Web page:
Elevation gradients of diversity for rodents and bats in Oaxaca, Mexico
Article first published online: 28 JUN 2008
Global Ecology and Biogeography
Volume 10, Issue 1, pages 63–76, January 2001
How to Cite
SÁnchez-Cordero, V. (2001), Elevation gradients of diversity for rodents and bats in Oaxaca, Mexico. Global Ecology and Biogeography, 10: 63–76. doi: 10.1046/j.1466-822x.2001.00235.x
- Issue published online: 28 JUN 2008
- Article first published online: 28 JUN 2008
- elevational gradients;
- species richness;
- tropical habitats
1 This study documents patterns of rodent and bat diversity related to abiotic and biotic factors along elevational gradients in the Sierra Mazateca (640–2600 m a.s.l.) and Sierra Mixteca (700–3000 m a.s.l.) in Oaxaca, Mexico.
2 The two transects share similar faunas: 17 and 23 rodent species were captured in the sierras Mazateca and Mixteca, respectively, 14 of which occurred on both transects. Rodent species richness was similar in the wet season and the dry season along both transects. Rodent species richness peaked at 1025–1050 m in tropical semi-deciduous forest on both transects. Endemic species were restricted to high-elevation habitats.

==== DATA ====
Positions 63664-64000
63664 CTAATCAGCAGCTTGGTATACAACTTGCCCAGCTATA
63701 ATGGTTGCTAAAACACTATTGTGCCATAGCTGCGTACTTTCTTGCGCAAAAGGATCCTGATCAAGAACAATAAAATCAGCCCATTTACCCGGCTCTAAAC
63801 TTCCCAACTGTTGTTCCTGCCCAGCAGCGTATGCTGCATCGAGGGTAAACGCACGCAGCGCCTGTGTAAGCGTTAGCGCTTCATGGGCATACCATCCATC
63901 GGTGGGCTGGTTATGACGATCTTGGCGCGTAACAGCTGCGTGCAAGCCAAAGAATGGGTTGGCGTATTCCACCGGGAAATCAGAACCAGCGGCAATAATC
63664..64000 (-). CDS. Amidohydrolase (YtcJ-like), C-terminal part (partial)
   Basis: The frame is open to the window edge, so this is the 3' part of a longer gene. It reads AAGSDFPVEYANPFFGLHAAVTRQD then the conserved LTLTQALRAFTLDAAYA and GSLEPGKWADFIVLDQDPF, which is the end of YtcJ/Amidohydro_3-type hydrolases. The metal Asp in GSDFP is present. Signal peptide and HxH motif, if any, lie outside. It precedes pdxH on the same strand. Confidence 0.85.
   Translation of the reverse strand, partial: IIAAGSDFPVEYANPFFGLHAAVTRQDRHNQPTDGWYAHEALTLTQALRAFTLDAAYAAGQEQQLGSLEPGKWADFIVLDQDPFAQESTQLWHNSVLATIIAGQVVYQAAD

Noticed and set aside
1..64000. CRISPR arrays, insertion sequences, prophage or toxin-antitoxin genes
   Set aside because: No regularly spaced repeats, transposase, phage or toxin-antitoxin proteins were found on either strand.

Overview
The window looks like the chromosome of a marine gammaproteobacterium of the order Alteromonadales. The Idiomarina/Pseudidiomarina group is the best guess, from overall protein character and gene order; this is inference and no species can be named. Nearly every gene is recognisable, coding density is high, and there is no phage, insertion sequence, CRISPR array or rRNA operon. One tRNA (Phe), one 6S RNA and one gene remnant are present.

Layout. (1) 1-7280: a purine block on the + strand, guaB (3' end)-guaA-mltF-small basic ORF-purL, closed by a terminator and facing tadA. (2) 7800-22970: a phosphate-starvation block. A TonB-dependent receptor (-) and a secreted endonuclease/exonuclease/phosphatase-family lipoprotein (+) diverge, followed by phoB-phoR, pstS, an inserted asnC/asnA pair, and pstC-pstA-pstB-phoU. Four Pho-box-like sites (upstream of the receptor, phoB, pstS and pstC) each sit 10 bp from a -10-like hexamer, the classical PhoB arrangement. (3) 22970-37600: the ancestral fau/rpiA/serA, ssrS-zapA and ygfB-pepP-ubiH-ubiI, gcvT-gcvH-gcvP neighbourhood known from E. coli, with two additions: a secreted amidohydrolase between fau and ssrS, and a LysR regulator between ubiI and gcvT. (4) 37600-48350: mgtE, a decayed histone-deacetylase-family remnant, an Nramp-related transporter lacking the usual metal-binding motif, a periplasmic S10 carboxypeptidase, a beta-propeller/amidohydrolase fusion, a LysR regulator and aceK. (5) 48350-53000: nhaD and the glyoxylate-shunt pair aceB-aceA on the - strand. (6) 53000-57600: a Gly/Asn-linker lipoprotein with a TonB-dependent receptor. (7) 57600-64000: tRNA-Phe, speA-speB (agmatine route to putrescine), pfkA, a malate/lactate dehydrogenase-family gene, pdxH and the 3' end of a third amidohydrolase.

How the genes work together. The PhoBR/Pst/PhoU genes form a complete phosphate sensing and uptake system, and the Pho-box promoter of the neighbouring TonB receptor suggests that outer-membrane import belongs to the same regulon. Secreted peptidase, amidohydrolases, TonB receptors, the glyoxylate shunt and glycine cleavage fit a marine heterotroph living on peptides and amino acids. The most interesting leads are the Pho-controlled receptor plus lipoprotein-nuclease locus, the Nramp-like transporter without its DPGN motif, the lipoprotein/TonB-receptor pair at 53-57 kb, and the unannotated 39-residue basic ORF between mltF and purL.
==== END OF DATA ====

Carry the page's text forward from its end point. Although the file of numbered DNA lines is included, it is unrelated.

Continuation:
3 Sixteen and 17 bat species were captured in the sierras Mazateca and Mixteca, respectively; 11 occurred on both transects. Bat species richness was higher in the wet season than in the dry season in the Sierra Mazateca. Bat species richness peaked at 1850 m in pine–oak forest in the Sierra Mazateca, and at 750 m and 1050 m in tropical semi-deciduous forest in the Sierra Mixteca, decreasing abruptly at higher elevations on both transects.
4 Patterns of trophic diversity of rodents and bats coincided with those of species richness on each transect. Species richness increased with increasing habitat diversity; increased with increasing rainfall and productivity; increased with increasing resource diversity; and increased in areas with high rates of speciation (rodents only).
5 The need for conservation action in Oaxaca is urgent and proponents should promote establishment of protected areas linking lowland habitats with high species richness to high-elevation habitats harbouring large numbers of endemic forms.